Lillian Herman, 72, of Saylorsburg, PA is “quarantined in the woods,” and trying her best to stay positive during the global COVID-19 pandemic.

Although she doesn’t have human companionship at home, she has 8 furry feline companions who keep her focused-on things outside of the loneliness she feels and the daily pressure she feels under.

“I was a war baby and my mother used to tell me that she’s never seen anything like the state of the world as she did during the war. But let me tell you, she hasn’t seen this,” Lillian said through the phone. “Covid-19 is something else.”

On a fixed income each month, every penny is budgeted just so. “I don’t have cable because I can’t afford it. But I’m a farm girl so I don’t just sit around and watch television all day anyway. I find plenty of work to keep my hands busy and my mind sharp. My day starts at 5:00am when I go out to my porch and look out at the cows grazing in the farm next door. Well, until one of my babies swats anxiously at my ankles to remind me that it’s time to eat,” Lillian laughed.

Although the isolation suits Lillian just fine, the pressure of paying her monthly bills, combined with the stress of COVID-19 sent her to the hospital with chest pains a few weeks back. Thankfully, Lillian’s heart was just fine, and she tested negative for COVID-19.

“I turned to The Salvation Army for help because I’m not too proud to ask,” Lillian said, with a hitch in her voice. “When you are my age, with very little money, asking for help is better than stealing what you need. People shouldn’t have to rob Peter to pay Paul.”

Salvation Army East Stroudsburg Corps Case Manager, Heather Cleveland, agrees. “So many people come to us for help with what should be the necessities: a roof over their heads, water to drink, cook and shower with, fuel to heat their homes with and lights that turn on and off. It hurts my heart that there are so many in our community who go without the basics simply because they fall on hard times.”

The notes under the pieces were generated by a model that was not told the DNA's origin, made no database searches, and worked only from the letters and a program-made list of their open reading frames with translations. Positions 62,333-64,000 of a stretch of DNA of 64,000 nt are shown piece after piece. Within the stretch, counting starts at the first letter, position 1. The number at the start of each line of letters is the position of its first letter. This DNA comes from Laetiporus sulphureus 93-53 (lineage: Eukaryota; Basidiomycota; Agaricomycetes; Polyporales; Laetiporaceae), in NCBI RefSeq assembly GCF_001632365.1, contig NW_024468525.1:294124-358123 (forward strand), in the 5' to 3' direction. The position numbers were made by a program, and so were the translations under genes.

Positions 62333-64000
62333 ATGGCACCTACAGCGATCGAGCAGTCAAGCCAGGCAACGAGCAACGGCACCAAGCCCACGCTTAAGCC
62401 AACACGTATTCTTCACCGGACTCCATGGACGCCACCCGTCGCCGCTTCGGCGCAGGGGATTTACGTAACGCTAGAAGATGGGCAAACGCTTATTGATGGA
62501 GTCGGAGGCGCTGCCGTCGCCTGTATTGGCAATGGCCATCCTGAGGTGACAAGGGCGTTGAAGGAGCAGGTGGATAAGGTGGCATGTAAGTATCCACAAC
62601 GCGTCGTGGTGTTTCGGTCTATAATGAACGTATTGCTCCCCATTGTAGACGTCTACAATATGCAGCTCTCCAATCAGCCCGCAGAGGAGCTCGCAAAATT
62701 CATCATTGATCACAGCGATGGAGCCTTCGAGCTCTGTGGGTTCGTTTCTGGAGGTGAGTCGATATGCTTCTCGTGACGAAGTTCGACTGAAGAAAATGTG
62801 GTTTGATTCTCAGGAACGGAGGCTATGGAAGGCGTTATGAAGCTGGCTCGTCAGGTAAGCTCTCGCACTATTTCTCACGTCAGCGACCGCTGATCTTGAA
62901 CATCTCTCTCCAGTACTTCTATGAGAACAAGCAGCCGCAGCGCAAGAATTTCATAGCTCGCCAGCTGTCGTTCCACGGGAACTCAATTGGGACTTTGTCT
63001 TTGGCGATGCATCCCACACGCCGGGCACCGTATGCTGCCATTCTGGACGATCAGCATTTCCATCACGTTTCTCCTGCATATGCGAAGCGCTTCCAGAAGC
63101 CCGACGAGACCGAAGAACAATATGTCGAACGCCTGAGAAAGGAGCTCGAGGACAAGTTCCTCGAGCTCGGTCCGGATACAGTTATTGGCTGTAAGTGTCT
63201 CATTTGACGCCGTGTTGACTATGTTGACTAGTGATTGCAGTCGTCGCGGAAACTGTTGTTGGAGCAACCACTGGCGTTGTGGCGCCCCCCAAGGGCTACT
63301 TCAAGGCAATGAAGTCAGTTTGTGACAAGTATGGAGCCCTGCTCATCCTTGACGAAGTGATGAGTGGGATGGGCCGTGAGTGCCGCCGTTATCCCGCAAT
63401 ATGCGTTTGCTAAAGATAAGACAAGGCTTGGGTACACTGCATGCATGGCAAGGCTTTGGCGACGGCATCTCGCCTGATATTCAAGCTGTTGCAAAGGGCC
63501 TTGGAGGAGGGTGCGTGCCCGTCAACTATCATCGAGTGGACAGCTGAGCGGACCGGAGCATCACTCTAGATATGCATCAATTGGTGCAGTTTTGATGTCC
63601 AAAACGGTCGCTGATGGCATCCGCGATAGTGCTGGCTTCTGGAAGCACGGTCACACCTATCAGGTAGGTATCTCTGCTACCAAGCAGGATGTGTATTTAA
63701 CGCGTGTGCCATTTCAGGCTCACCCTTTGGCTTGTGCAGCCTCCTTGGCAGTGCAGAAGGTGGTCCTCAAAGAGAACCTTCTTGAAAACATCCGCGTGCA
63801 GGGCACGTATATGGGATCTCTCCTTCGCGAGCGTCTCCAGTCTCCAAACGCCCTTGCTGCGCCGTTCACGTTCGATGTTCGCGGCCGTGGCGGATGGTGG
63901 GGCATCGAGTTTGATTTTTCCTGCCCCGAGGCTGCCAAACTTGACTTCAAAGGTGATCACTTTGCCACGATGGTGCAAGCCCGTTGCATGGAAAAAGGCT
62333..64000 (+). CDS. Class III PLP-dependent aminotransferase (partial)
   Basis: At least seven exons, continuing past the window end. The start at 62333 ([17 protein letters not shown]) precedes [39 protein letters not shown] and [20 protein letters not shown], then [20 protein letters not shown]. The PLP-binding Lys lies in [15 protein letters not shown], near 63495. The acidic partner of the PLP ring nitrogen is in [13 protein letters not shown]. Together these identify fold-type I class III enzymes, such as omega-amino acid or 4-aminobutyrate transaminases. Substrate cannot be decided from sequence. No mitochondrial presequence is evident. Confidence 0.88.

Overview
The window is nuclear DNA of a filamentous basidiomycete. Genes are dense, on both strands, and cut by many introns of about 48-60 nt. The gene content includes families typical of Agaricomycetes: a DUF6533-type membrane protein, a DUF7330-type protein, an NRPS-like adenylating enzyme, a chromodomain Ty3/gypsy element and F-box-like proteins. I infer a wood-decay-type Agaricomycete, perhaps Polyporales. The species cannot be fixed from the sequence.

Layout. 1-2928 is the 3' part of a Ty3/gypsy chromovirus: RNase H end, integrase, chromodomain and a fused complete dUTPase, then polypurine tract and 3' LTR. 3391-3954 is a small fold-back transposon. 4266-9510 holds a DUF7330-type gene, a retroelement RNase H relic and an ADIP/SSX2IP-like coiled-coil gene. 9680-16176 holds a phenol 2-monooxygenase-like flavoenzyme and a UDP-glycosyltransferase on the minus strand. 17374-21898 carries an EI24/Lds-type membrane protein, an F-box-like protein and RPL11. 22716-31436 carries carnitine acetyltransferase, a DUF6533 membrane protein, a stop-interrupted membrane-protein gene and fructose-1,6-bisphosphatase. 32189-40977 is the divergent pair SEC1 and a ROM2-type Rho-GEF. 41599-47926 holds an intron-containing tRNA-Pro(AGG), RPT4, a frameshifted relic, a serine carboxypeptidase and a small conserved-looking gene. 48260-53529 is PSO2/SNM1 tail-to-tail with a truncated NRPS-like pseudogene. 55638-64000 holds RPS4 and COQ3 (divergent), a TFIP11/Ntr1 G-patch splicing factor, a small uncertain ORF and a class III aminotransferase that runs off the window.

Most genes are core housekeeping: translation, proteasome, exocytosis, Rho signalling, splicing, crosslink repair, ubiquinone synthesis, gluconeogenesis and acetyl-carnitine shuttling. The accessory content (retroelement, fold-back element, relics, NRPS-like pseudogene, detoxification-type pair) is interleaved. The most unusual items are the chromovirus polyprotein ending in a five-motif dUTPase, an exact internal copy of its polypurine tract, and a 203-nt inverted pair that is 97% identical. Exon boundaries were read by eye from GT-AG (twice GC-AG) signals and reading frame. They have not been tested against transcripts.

“Ms. Herman came to me initially for help with paying her rent. When the COVID-19 pandemic began, she came to me for help with kerosene to heat her house. We were able to put 150 gallons of kerosene in her tank. Knowing she had enough to keep her heat on during the cold nights filled me with pride in the work we do at The Salvation Army.”

“The Salvation Army wants to help people,” Lillian agreed. “Heather is a wonderful person who cares deeply for people. That lady does an awful lot and she doesn’t even realize the difference she’s made in my life.”

Although our Emergency Assistance Program was temporarily shut down for a few weeks in March at the start of the COVID-19 crisis, in April, The Salvation Army East Stroudsburg Corps has provided 18 households in Monroe County with Rental and Energy Assistance.

“It’s what we do,” Heather said easily. “It’s just in my blood. My parents both devoted their lives to The Salvation Army, and we were raised to do the same. After 26 years of serving our amazing community, there’s nothing in the world I would rather be doing.”

“Listen, I would utilize the Salvation Army Food Pantry if it were in my area because you all make me feel like I am important, that I don’t need to be ashamed to ask for help,” Lillian said. “And every little bit helps, especially when trying to buy food consistently for my cats. So, some weeks, when I cook for me, I cook for them too. They are God’s creatures just the same as you and me. If I eat, they eat. Simple. Because sharing is caring.”

If you, or anyone you know, needs help with rental, water, fuel or energy assistance, please call 570-421-3050 or send an email to

(No Photo Available Due to Social Distancing Requirements)